The tricks and secrets to building, planting, and growing a high yield raised bed vegetable garden. A master gardener shares his best tips.
Nope. You’re not lost. I am, in fact, sharing a post about gardening. Is this the Twilight Zone? I think it might be.
I’ve mentioned my continuous plight before- the curse of the black thumb. (That sounds like a movie Johnny Depp could star in. Oh, wait…)
Six years ago, I shared this post about our cheap DIY raised garden beds in the backyard of our old house because my dad, Hank, is the KING of high yield raised bed gardening.
Somehow, that skipped a generation with me. But anyways…
Since visiting my parents’ house so many times this summer, I realized his tutorial sharing all of his raised bed gardening secrets definitely needed another moment in the spotlight for any of you who have ever wanted to learn how to plant your own thriving vegetable garden.
So that even those among the most “black thumbest” (that’s totally a word) can grow a gorgeous vegetable garden
My dad helped me write this tutorial back in summer of 2016, and all these years later, his expertise is still paying off.
Starting a vegetable garden and harvesting vegetables is one of Olivia and Regan’s favorite things to do at “Grandmama and Grandaddy’s” house all these years later.
(I can’t get over that the sweet baby face Olivia in this above photo is now my 9 year-old Olivia harvesting potatoes with him today.)
Why Raised Bed Vegetable Gardening?
The benefit of raised bed gardening versus planting directly into your yard’s soil is having more control over the health of your gardening soil to grow crops for your family. Raised beds help plant roots grow deeper and wider, and soil can be enriched with compost.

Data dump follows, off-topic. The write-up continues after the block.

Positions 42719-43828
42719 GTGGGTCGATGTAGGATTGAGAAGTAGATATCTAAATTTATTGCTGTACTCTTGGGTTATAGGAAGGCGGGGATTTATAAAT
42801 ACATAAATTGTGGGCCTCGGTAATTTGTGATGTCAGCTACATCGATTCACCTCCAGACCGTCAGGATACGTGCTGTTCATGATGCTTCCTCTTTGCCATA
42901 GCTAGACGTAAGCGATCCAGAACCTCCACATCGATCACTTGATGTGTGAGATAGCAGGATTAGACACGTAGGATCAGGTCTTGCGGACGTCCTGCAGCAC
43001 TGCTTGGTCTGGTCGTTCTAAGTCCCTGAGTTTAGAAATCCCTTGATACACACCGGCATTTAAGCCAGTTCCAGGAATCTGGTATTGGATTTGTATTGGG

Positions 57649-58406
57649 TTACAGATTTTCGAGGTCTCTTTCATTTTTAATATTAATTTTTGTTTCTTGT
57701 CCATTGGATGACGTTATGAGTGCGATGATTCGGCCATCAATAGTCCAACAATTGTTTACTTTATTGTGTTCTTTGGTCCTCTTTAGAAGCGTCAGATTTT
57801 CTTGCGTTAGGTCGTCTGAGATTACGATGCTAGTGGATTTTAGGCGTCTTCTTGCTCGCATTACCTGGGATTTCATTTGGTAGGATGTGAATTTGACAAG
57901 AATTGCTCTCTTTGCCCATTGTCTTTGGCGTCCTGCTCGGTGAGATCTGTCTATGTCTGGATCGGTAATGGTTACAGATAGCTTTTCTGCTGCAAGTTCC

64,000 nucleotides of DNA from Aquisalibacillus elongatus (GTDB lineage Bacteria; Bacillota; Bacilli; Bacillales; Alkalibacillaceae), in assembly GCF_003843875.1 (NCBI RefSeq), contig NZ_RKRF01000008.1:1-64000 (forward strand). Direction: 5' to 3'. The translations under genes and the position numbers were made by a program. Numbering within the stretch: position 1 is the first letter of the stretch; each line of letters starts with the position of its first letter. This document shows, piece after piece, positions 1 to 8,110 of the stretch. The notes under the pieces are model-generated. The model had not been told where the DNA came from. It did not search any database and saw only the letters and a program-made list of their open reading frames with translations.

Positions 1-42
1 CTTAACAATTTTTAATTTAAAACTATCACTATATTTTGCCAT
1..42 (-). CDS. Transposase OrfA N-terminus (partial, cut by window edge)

Structures can be built in a variety of sizes and shapes to best suit your backyard and can be made of concrete, rock, or wood.
How to Plant a Raised Bed Organic Vegetable Garden
These are the steps we used on the raised bed in our last house, and they’ve more than proven themselves over the years!
This method is completely organic so that you can produce the healthiest vegetables with the highest yield possible. It’s best to build this type of garden in early spring for growing vegetables through summer and into fall.
Choosing the Right Garden Space Location and Size
Walk around your backyard and pay attention to where the sunlight hits it at various times of the day. Plan to place your raised bed where it will receive at least 6 hours of direct sunlight.
Choose a level surface if possible, or plan to grade the area to become level. Avoid planting near trees so plants won’t be competing with tree roots for growth.
Vegetable Garden Supplies Needed
- 2- 2x12x12 pine boards
- Circular saw or table saw (optional – see Step 1)
- 1 bag of Peat Moss
- 2 bags of Vermiculite
- 4 bags of Black Kow Compost
- 4 bags of Mushroom Compost
- Lime powder
- Tomato Cages
- Power Drill
- Decking Screws
- Plastic Tarp
- Vegetable plants of your choice
Best Vegetable Plants for Beginners
- swiss chard
- green beans
- green onion
- and herbs like basil, mint, oregano, thyme, rosemary, chives, cilantro
Best Vegetable Plants for Intermediate Gardeners
Tip: Planting marigolds around your garden can help keep deer, rabbits, and plant-destroying insects away.
Oh, and maybe coercing a couple of strapping guys would be helpful if you happen to have them on hand somewhere. 😉 But that’s optional.
Step 1 – Plan Your Vegetable Garden Raised Bed Size and Cut Boards